* BI = reporting, querying, OLAP
    * BI = all of the above + data visualization / dashboards
    * BI = all of the above plus analytics (advanced, predictive)
    * BI = all of the above + Big Data
    * BI transforms data into info to improve biz performance. It's an uber concept that encompasses all of the above + data mgmt

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  • The Forrester Wave™: Enterprise Business Intelligence Platforms, Q4 2013

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  • How To Have The BI Cake And Eat It Too: A (Or The) BI Prediction For 2014

    Rather than going with the usual, ubiquitous, and often (yawn) repetitive "top 10 BI predictions" for the next year, we thought we'd try something different. After all, didn't the cult movie Highlander prove beyond the shadow of a doubt that "in the end there will be only one"? And didn't the Lord Of The Rings saga convince us that we need one prediction "to rule them all"? The proposed top BI prediction for 2014 rests on the following indisputable facts:
    • Business and IT are not aligned. Business and IT stakeholders still have a huge BI disconnect (after all these years -- what a shocker!). This is not surprising. Business users mostly care about their requirements, which are driven by their roles and responsibilities, daily tasks, internal processes, and dealings with customers (who have neither patience nor interest in enterprises' internal rules, policies, and processes). These requirements often trump IT goals and objectives to manage risk and security and be frugal and budget minded by standardizing, consolidating, and rationalizing platforms. Alas, these goals and objective often take business and IT in different directions.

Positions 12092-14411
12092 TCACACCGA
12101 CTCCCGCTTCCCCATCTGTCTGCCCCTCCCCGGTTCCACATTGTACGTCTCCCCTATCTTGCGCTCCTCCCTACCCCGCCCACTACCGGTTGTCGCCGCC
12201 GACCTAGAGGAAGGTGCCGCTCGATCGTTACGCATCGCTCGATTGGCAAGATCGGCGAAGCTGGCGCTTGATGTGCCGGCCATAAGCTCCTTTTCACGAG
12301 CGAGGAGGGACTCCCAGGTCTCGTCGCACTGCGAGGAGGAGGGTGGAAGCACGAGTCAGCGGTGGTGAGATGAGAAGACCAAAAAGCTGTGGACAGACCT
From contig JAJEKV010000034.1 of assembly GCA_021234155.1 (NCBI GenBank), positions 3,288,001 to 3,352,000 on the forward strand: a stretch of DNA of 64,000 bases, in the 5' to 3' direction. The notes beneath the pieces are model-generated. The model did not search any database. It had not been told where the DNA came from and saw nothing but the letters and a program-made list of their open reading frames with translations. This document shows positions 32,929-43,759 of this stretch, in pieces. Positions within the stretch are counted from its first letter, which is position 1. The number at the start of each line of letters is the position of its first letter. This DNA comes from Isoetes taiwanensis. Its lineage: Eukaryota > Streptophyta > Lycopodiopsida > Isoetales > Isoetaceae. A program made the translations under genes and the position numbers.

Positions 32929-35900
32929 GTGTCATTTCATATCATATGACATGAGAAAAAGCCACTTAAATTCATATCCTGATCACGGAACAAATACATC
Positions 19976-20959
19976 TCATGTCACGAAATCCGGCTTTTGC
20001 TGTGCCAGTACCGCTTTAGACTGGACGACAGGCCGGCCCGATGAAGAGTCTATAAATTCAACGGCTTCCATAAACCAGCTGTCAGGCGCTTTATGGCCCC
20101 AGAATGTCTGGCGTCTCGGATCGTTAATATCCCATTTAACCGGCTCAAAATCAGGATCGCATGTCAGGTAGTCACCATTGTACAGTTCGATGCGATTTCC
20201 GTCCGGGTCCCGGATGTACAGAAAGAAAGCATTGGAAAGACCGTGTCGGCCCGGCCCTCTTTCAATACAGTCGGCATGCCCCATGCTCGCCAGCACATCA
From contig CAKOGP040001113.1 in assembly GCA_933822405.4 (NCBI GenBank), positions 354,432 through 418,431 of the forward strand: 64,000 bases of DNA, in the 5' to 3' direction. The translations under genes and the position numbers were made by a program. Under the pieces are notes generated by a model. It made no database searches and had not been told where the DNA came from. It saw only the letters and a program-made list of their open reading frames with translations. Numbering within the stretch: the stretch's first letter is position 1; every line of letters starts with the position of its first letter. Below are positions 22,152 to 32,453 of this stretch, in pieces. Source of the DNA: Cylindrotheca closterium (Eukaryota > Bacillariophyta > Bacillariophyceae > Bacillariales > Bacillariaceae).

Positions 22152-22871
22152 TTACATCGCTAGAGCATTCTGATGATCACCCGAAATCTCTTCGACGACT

• Requirements are often lost in translation. Business and IT speak different languages. Business speaks in terms of customer satisfaction, improved top and bottom lines, whereas IT speaks in metrics (on a good day), star schemas, facts, and dimensions. Another consideration is that it's human nature to say what we think others want to hear (yes, we all want our yearly bonus) versus what we really mean. My father, a retired psychiatrist, always taught me to pay less attention to what people say and pay more attention to what people actually do -- quite handy and wise fatherly advice that often helps navigate corporate politics.